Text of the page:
eGFR and stroke risk

January 01, 0001

eGFR and stroke risk

These Taiwanese and US researchers investigated the association between estimated glomerular filtration rate (eGFR) and risk of future stroke. They performed a systematic review and meta-analysis of prospective studies using PubMed and Embase. Two investigators independently abstracted the data , and estimates were combined using a random effects model. Heterogeneity was assessed by P value of ÷2 statistics and I2. Publication bias was assessed via funnel plots.

The researchers found: "21 articles derived from 33 prospective studies: 14 articles assessed eGFR <60 ml/min/1.73 m2 and seven assessed eGRF at both <60 ml/min/1.73 m2 and 60-90 ml/min/1.73 m2 for a total of 284?672 participants (follow-up 3.2-15 years) with 7863 stroke events. Incident stroke risk increased among participants with an eGFR <60 ml/min/1.73 m2 (relative risk 1.43) but not among those with an eGFR of 60-90 ml/min/1.73 m2 (1.07). Significant heterogeneity existed between estimates among patients with an eGFR <60 ml/min/1.73 m2. In subgroup analyses among participants with an eGFR <60 ml/min/1.73 m2, heterogeneity was significant in Asians compared with non- Asians (1.96 v 1.25), and those with an eGFR of 40-60 ml/min/1.73 m2 v <40 ml/min/1.73 m2 (1.28 v 1.77)."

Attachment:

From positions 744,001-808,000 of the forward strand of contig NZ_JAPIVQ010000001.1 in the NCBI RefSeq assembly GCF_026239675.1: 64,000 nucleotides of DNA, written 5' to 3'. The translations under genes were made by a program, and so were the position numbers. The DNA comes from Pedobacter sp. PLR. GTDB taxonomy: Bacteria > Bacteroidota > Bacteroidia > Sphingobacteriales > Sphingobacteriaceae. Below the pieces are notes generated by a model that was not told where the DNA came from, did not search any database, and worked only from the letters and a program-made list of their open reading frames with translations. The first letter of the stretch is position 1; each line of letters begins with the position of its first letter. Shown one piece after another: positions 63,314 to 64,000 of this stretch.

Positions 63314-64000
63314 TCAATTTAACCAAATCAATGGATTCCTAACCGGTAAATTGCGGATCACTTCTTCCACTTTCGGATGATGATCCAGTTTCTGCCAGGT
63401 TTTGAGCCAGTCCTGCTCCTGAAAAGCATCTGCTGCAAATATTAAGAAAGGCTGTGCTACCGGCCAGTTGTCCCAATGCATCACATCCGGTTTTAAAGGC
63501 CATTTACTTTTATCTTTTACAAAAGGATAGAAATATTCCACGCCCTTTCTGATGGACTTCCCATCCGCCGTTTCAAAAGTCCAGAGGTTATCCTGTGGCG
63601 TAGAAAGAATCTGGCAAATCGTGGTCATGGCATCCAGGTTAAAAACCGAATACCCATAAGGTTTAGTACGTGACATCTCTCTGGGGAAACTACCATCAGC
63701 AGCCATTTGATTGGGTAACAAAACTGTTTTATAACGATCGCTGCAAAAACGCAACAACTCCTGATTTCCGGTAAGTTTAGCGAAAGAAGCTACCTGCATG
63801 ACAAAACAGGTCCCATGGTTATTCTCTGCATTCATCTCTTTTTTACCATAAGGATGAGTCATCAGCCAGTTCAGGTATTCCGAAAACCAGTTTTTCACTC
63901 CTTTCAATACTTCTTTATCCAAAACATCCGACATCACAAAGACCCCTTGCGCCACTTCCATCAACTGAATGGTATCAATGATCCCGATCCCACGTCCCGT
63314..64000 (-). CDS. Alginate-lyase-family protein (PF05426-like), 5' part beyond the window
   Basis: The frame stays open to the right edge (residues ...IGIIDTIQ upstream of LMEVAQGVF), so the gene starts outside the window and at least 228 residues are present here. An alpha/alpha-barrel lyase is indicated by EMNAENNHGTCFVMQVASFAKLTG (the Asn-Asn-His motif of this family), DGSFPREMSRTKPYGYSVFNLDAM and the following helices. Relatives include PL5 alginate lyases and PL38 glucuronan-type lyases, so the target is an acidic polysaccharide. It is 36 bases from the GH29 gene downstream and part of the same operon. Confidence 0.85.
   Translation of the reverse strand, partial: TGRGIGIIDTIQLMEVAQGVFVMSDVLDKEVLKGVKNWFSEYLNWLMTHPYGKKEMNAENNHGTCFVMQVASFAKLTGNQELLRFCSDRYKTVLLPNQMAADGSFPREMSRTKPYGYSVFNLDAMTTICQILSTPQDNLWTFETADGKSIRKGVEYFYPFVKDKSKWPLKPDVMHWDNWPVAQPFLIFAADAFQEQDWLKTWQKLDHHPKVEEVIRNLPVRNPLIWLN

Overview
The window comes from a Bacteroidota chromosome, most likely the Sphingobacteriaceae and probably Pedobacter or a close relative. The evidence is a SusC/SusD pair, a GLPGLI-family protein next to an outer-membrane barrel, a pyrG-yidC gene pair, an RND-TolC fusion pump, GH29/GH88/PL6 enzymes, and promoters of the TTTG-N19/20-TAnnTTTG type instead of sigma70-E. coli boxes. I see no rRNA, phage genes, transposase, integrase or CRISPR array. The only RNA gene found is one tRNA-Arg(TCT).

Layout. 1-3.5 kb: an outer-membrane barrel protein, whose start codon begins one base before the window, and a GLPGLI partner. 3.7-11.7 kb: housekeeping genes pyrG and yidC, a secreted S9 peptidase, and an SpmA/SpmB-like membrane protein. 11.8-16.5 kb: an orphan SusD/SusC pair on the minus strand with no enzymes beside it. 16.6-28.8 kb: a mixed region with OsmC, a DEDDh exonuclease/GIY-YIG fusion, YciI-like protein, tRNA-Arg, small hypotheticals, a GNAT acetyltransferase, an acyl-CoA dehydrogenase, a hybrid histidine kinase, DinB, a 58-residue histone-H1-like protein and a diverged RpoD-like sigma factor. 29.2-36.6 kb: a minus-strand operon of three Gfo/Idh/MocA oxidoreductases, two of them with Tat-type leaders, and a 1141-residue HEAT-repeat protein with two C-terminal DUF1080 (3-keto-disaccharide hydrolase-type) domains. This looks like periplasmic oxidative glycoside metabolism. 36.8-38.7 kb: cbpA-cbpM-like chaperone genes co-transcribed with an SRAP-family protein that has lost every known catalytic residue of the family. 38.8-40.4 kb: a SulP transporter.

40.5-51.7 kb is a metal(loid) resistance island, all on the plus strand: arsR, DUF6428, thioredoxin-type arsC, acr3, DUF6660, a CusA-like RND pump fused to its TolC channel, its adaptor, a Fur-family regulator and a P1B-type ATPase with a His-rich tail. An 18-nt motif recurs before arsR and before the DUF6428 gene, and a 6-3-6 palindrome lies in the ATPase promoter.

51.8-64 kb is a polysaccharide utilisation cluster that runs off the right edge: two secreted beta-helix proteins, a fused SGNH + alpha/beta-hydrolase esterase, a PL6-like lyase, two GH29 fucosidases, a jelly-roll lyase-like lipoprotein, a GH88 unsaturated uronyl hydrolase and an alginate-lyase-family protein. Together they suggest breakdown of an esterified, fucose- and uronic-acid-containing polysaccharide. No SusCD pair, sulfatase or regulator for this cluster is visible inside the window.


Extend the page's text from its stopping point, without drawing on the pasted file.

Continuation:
The researchers concluded: "A baseline eGFR <60 ml/min/1.73 m2 was independently related to incident stroke across a variety of participants and study designs. Prompt and appropriate implementation of established strategies for reduction of vascular risk in people with know renal insufficiency may prevent future strokes."

This systematic review found an increased risk of stroke in patients with an eGFR <60 ml/min/1.73 m2, suggesting a role for intervention to lower risk.

For the full abstract, click here.

BMJ 341:c4249, 30 September 2010
© 2010 Lee et al.
Low glomerular filtration rate and risk of stroke: meta-analysis. Meng Lee, Jeffrey L Saver, Kuo-Hsuan Chang, Hung-Wei Liao, Shen-Chih Chang, Bruce Ovbiagele. Correspondence to B Ovbiagele:

Category: K. Circulatory, U. Urinary System. Keywords: chronic kidney disease, eGFR, glomerular filtration rate, stroke, cerebrovascular disease, systematic review and meta-analysis, journal watch.
Synopsis edited by Dr Paul Schaefer, Toledo, Ohio. Posted on Global Family Doctor 22 October 2010

Pearls are an independent product of the Cochrane primary care group and are meant for educational use and not to guide clinical care.